Food News

Here's Why All the Yeast Is Sold Out Right Now

Plus, what to do if you can't find it.

March 28, 2020
Photo by Rocky Luten

Now more than ever, home is where many of us are seeking refuge and solace in light of the novel coronavirus. This is a tough time, but we’re here for you—whether it’s a new pantry recipe or a useful tip for your kitchen, here are some ideas to make things run a little more smoothly for you and your loved ones.


Sarah Jampel, Bon Appétit editor and former Food52 staff writer, tweeted earlier this week about a noticeable lack of yeast in stores, as did food writer Aaron Hutcherson, who also noted an absence of flour.

At the time of this article’s publication, the popular Northeast grocery delivery service FreshDirect was completely out of dry active and instant yeast, as well as all-purpose, whole-wheat, and bread flour.

After reaching out to friends in New Jersey, Connecticut, and Georgia, who noticed either a lack of or significantly reduced amounts of these items (the Connecticut store was limiting shoppers to two bags of flour), it’s clear that this is not just affecting New York City bakers. While Hutcherson did end up locating both yeast and flour later in the week, the mere fact that suppliers were even low is unprecedented.

Join The Conversation

Top Comment:
“KAF has a terrific way to ask questions about baking or making a sour dough starter (uses wild yeast in the air or on the flour) for leavening home baked bread. They have several informative blogs about sourdough as well. Breadtopia.com is another terrific source with videos about sourdough. That should help with the lack of yeast questions. Ask KAF about substituting different flours. This is all about substituting nowadays. You can type in the flour that you have in KAF site or Bobs Red Mill.com and see what recipes can be used given the flour that you may already have in the pantry. If you're a senior, call your local stores to find out about senior shopping hours. Our Whole Foods has senior shopping hours every day in the morning for 1 hour before regular shopping hours. I was able to find the 1 bag of rye flour needed to feed my sourdough starter for a tangier end product during the senior hour. ”
— Bikegirl227
Comment

Though the New York Times reported last week that there has been no major disruptions to the American food supply chain, consumers have been stockpiling. This fear-induced behavior has created an environment where grocery stores—which are typically stocked with enough items for daily, not multi-weekly, need—cannot keep up with demand.

Even as supermarkets, warehouses, and food manufacturers add shifts to keep shelves stocked, it’s going to take some time to adjust to this new system. The CDC recommends having a two-week supply of food at home while still limiting trips to the grocery store, which means people need more food, but less often.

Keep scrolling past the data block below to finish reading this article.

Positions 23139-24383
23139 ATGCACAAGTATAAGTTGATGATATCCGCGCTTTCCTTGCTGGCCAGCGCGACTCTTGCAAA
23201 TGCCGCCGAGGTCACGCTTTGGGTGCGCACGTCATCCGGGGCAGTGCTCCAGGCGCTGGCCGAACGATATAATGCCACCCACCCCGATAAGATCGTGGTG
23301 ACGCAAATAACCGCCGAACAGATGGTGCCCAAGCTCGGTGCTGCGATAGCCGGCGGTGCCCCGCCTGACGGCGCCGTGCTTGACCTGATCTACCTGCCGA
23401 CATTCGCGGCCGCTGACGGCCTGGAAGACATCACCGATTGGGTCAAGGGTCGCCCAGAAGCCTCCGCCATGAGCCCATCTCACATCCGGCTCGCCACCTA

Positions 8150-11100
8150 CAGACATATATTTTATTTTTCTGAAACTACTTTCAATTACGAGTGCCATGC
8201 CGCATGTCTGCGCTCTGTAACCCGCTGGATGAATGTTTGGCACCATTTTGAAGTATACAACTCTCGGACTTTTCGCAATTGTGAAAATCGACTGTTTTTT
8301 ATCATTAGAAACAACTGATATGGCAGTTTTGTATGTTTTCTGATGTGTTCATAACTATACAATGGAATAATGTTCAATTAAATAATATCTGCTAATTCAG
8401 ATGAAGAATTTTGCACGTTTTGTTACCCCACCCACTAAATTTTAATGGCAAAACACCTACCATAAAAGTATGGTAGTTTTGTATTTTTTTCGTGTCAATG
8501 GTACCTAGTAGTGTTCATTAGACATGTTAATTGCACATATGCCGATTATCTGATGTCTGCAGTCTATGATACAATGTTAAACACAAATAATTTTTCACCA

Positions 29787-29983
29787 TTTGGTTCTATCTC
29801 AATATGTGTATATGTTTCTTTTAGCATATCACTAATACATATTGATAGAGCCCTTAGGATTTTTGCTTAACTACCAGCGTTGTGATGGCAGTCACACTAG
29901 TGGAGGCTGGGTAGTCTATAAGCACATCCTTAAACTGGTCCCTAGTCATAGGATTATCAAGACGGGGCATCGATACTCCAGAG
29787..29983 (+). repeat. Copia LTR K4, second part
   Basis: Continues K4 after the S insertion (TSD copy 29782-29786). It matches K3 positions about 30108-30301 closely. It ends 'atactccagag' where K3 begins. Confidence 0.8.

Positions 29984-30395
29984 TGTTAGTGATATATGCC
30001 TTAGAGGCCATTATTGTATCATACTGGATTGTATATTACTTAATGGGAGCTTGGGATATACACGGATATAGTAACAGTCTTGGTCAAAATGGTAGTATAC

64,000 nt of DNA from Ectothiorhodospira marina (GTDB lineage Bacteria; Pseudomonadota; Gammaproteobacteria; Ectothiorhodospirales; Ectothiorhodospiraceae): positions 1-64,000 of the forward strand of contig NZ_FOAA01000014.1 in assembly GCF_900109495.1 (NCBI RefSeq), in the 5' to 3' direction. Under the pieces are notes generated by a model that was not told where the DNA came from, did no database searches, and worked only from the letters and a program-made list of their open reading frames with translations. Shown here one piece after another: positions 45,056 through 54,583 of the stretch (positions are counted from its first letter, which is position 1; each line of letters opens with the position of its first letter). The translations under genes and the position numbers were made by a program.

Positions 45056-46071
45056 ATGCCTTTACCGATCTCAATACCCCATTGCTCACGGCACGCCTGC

While at this point we can hopefully assume that a couple weeks from now the stores will have restocked on these dry goods, one question consumers have been asking is: What do I do if I don't have any right now?

“There has honestly never been a better time to build your own sourdough starter,” NYC-based pastry chef Zoe Kanan told me in an email. Requiring just flour, water, and time, sourdough starter relies on wild yeast naturally present in flour and in the air of your home. As the starter ferments, it negates the need for a packet of yeast to make a loaf of bread. “I like thinking about the bacteria and yeast in my apartment's environment which colonize my starter's mixture,” added Kanan. “In this moment when the entire world is at war with something microscopic, lactobacillus are definitely the good guys.”

Cookbook author and sourdough whisperer Tara Jensen also recommends making starter from scratch, noting that the process can take anywhere from one to two weeks to become active. You can use starter in almost any baked item, she explained to me, but with a caveat: “The key thing to remember is that there is much less yeast, and more unpredictable yeast, in a sourdough starter than in a package of commercial yeast,” adding that a starter can be almost 100 parts bacteria to one part yeast.

“While it improves the flavor of everything it touches, it also works very slowly," she said. "The rise times require patience and attention. Your best bet is to find a sourdough specific recipe for what you want to bake. But since sourdough predates commercial yeast, almost anything you can think of can still be made.” Jensen also mentioned the beauty of baking with sourdough discard, which is the extra starter that is removed from the main starter during feedings.

Experienced bakers may have an easier time substituting starter for commercial yeast, but there are plenty of recipes out there that already call for starter instead of dry active or instant yeast. Try a starter focaccia, like this recipe from cookbook author Alexandra Stafford, or starter cinnamon rolls—I’m partial to this recipe from Maurizio Leo.